The latest survey of members of the American Society of Cataract and Refractive Surgeons revealed that 30% of the United States ophthalmologists were utilizing intracameral antibiotics, compared to 70% of European respondents.[42] However, many US cataract surgeons believe that intra-cameral antibiotics are unnecessary, based on concerns about the methodology of the ESCRS and other studies, or that the absolute benefits do not outweigh the risks of dilution errors and toxicity.[3],[43]

Not surprisingly, a clinical study demonstrated that the mathematical accuracy of a dilution protocol does not ensure dosage accuracy in a real-world clinical scenario.[44] The authors suggest that a commercial preparation would likely reduce the risk of dilution errors, but commercial preparations of intracameral antibiotic agents may not be financially viable in all health care environments. Implementation of ICC should include measures to audit and provide quality assurance of the cefuroxime dilution protocol.


   Conclusion Top


Half of the risk-benefit equation of ICC has been solved to the satisfaction of most clinicians; the efficacy is clear. The remaining barriers to more widespread adoption include concerns about risks such as anaphylaxis, dilution errors, and toxicity (especially with noncommercial preparation [42]) and finally, the additional costs of this therapy. Since endophthalmitis is a rare event, even a slight increase in the risk of prophylactic therapy may negate the potential benefits. Our review and synthesis of the literature regarding the risks of cefuroxime therapy support the following recommendations:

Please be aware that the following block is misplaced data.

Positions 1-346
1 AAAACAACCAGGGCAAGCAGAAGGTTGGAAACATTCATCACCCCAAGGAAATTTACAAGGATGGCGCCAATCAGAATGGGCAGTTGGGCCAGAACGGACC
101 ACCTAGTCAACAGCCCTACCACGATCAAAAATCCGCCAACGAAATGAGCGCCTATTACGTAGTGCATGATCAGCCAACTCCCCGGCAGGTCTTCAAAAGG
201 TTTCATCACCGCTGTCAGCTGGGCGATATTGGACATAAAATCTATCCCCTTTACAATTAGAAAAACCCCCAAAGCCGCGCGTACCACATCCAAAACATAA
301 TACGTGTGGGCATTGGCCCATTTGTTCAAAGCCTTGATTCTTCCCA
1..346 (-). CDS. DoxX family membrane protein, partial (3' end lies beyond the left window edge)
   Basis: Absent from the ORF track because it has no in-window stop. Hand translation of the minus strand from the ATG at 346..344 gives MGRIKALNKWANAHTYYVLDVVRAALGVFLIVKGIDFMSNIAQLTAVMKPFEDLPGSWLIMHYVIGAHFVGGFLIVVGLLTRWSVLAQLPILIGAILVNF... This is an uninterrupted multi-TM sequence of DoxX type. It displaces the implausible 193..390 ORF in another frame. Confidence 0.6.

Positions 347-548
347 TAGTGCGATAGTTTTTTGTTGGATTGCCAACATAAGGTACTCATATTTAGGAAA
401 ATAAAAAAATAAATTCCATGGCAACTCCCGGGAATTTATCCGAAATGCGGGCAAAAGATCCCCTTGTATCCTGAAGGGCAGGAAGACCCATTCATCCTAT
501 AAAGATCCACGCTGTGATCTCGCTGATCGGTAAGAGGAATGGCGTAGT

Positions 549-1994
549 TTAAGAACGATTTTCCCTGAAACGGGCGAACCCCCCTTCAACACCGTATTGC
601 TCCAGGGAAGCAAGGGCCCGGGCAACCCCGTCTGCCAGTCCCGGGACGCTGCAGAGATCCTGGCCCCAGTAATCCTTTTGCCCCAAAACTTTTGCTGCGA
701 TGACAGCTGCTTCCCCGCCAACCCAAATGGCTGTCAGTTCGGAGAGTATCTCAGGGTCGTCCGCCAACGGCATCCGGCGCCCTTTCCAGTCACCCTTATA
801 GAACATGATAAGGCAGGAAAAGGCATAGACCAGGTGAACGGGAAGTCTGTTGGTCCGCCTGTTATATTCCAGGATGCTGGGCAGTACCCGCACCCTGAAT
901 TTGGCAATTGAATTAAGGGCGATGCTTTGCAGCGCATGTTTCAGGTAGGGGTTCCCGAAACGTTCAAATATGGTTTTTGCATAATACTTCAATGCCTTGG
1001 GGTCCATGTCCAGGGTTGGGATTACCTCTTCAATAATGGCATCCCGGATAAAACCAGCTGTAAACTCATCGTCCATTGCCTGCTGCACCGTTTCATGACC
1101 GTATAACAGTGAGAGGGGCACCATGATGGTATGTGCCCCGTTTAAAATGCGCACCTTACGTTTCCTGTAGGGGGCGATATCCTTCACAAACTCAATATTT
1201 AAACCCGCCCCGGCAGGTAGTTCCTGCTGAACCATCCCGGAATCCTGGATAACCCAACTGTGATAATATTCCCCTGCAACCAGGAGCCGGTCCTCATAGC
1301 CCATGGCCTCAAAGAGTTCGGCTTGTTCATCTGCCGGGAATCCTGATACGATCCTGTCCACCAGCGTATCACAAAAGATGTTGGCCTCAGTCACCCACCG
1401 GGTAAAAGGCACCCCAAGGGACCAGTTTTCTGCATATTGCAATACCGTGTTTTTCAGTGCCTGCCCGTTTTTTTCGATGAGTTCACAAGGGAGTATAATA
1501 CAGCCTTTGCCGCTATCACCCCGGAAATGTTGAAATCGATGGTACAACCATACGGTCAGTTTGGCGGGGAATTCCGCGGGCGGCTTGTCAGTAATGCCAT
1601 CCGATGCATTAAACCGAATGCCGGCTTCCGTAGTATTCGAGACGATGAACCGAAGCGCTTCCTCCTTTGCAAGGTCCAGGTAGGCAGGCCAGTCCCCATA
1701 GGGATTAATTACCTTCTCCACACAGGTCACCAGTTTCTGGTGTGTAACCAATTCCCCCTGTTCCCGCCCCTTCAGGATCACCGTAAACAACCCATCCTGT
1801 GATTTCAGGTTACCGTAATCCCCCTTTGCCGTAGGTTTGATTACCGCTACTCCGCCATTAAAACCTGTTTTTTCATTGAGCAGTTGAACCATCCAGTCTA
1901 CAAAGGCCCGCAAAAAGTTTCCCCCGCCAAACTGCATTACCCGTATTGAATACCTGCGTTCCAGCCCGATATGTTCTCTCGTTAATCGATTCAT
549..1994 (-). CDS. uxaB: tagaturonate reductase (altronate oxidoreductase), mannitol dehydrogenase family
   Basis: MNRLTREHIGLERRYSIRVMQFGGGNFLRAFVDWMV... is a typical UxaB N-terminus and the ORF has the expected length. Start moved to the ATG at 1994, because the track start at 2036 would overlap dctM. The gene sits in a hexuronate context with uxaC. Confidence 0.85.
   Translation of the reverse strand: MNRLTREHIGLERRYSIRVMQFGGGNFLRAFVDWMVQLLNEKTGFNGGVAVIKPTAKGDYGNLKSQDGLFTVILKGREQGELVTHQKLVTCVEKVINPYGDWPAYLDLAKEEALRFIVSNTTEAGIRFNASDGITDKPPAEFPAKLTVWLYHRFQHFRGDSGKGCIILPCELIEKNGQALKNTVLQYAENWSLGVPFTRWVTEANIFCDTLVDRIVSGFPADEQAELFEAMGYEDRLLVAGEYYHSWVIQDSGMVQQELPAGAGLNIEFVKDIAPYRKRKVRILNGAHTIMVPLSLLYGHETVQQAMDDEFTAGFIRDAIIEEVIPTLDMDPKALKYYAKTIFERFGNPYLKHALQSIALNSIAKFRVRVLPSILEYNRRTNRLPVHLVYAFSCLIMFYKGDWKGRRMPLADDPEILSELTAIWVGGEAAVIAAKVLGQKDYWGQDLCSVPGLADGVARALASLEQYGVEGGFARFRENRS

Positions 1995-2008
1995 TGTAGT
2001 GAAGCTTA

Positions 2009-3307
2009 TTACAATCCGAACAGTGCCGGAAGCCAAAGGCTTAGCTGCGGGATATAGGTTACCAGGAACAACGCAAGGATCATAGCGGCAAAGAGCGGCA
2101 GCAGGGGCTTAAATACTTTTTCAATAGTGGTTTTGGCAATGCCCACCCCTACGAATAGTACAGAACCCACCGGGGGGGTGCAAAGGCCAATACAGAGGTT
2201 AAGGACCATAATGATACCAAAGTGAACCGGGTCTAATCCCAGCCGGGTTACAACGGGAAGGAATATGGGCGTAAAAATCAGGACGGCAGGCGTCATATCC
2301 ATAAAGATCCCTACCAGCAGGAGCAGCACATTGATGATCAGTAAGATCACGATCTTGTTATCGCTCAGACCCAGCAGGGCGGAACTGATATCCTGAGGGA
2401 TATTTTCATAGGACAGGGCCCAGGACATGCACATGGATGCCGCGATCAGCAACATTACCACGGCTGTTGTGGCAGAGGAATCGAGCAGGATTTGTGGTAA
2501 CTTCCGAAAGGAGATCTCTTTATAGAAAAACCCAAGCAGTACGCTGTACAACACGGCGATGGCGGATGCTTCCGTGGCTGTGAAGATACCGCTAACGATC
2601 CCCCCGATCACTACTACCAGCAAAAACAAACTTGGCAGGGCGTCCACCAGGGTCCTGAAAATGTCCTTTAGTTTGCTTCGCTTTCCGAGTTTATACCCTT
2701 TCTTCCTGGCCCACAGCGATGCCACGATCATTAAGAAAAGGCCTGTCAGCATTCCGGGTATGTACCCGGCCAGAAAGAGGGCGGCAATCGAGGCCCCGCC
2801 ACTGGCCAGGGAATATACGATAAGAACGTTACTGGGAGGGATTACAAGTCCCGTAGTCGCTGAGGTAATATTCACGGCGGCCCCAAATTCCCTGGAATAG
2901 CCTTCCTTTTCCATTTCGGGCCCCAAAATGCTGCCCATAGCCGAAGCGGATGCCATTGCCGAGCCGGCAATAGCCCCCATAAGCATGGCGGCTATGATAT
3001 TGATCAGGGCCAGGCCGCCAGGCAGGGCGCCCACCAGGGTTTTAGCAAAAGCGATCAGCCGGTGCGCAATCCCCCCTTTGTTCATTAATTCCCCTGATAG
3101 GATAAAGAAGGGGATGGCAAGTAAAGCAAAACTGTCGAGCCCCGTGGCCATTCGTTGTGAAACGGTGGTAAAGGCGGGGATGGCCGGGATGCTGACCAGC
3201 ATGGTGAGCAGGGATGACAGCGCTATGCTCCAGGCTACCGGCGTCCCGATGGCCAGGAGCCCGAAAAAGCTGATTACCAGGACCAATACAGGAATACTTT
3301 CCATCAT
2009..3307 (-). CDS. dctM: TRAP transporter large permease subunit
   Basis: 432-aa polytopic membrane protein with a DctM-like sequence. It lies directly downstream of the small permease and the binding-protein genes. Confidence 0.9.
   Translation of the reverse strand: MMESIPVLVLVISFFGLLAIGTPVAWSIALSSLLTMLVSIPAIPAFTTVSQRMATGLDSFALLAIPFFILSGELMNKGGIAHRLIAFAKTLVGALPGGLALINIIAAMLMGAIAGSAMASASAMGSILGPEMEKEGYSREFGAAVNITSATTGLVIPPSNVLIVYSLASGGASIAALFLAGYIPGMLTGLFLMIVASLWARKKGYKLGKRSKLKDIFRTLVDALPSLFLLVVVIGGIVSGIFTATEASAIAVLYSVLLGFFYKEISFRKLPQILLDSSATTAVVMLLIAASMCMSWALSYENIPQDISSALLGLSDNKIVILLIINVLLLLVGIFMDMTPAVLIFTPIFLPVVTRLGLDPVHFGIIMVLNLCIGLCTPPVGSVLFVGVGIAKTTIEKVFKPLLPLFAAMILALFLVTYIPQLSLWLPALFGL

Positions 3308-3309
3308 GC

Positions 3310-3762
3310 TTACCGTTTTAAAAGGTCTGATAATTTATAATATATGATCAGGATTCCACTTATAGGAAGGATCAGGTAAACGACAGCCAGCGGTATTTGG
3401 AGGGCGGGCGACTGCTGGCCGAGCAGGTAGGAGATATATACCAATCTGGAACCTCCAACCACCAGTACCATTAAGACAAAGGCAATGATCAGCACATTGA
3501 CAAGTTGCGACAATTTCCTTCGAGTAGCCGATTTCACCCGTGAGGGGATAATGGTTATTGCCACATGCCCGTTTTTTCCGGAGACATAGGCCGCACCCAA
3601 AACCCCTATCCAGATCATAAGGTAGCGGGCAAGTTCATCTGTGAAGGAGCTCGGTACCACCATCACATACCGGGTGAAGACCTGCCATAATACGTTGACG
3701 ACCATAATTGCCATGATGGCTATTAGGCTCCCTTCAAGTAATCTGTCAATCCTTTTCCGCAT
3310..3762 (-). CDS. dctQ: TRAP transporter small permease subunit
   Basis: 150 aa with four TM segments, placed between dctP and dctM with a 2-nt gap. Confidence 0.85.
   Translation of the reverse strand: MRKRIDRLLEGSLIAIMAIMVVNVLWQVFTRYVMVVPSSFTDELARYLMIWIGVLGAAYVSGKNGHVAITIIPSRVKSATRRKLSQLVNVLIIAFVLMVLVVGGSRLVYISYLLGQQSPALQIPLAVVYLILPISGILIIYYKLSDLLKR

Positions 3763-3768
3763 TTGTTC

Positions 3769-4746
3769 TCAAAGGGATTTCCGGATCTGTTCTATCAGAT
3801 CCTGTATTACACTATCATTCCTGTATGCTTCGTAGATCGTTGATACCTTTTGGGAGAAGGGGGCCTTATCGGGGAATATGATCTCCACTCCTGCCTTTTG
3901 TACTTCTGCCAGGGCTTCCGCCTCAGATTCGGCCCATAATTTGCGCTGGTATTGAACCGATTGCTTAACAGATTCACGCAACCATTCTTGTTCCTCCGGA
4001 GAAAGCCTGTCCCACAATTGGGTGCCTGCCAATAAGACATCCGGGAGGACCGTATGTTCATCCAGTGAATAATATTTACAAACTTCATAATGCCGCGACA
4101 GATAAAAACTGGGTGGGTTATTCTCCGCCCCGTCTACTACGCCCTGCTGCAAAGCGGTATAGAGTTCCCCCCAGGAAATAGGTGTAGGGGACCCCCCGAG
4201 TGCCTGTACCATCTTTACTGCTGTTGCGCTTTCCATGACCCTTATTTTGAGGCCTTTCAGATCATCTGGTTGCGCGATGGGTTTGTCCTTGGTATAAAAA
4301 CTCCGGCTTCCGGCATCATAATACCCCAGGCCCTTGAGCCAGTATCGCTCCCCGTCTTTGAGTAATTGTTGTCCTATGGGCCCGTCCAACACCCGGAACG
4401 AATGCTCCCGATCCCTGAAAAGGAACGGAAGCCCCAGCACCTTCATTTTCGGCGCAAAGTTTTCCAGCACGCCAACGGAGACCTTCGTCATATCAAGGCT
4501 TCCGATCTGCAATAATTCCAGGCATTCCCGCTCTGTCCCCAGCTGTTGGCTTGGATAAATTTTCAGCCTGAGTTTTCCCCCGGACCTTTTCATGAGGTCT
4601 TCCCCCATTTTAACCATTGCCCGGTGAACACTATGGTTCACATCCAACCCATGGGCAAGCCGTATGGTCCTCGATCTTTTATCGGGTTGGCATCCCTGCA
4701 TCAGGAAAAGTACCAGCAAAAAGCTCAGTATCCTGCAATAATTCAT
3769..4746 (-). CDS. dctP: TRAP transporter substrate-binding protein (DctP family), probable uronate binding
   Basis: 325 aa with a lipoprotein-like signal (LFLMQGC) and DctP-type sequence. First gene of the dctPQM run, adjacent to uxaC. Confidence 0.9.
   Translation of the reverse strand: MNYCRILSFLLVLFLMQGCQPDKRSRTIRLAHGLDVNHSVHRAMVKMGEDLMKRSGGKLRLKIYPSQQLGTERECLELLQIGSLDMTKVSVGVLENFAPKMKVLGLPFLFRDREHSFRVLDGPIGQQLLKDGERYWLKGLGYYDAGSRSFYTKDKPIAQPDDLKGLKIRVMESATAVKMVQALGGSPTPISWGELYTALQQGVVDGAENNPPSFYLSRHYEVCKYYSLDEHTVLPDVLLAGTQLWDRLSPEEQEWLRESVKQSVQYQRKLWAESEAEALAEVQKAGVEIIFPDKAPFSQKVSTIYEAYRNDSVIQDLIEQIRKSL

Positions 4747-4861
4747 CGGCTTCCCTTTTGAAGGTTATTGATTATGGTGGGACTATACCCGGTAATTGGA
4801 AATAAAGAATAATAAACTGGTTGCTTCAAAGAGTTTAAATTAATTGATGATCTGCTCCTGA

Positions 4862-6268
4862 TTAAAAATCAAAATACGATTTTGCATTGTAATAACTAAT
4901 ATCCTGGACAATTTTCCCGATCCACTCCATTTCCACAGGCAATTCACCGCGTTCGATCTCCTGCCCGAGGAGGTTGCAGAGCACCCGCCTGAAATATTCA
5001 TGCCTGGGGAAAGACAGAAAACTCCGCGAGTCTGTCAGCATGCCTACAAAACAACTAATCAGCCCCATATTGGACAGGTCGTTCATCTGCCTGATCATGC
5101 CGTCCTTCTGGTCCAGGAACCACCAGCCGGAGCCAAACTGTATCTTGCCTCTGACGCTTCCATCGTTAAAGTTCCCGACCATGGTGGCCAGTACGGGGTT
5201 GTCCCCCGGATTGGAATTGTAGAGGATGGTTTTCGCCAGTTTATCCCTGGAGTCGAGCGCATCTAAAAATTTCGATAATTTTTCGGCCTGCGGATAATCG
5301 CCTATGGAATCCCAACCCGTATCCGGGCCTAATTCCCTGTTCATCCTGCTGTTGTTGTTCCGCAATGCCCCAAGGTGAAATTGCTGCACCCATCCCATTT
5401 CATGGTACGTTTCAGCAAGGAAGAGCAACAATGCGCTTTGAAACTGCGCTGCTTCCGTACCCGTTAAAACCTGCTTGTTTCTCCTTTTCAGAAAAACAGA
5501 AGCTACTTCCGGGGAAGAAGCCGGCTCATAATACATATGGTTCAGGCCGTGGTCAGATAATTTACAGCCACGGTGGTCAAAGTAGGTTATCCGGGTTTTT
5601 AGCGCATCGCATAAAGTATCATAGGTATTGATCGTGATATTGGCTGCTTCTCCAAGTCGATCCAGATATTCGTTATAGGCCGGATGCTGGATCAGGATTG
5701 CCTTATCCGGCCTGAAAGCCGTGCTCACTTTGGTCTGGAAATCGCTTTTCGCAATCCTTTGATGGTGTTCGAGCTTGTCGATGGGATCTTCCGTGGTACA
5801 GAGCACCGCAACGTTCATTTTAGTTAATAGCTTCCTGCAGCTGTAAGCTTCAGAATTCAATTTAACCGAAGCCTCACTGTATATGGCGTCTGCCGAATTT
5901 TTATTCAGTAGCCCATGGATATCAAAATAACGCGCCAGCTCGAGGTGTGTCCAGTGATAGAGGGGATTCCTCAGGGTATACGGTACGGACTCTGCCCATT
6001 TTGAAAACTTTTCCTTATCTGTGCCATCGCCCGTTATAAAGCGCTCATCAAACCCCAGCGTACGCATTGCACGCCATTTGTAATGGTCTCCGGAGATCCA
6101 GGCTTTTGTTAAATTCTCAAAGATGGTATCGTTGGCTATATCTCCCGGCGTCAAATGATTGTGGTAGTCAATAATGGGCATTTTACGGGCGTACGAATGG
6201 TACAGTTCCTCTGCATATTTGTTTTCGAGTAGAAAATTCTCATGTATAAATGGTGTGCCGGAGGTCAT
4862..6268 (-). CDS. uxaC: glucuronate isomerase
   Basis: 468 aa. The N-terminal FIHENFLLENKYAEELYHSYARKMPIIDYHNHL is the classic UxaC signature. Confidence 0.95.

1. Cefuroxime may be used safely in patients with penicillin allergy (Level 2a evidence)
  2. Efforts to reduce the risk of dilution errors may include the use of a commercially prepared product, or strict quality assurance measures (Level 4 evidence)
  3. Routine measures to reduce TASS should also apply to the use of cefuroxime (Level 5 evidence); even though, there is no proven association.


Future studies may further define the cost-effectiveness of ICC, and continued efforts to reduce the risk attributable to dilution errors are indicated. Finally, comparative studies of the efficacy and safety of cefuroxime compared to other intracameral antibiotics are needed to help define the optimal endophthalmitis prophylaxis regimen for our patients undergoing cataract surgery.

Financial support and sponsorship

Nil.

Conflicts of interest

There are no conflicts of interest.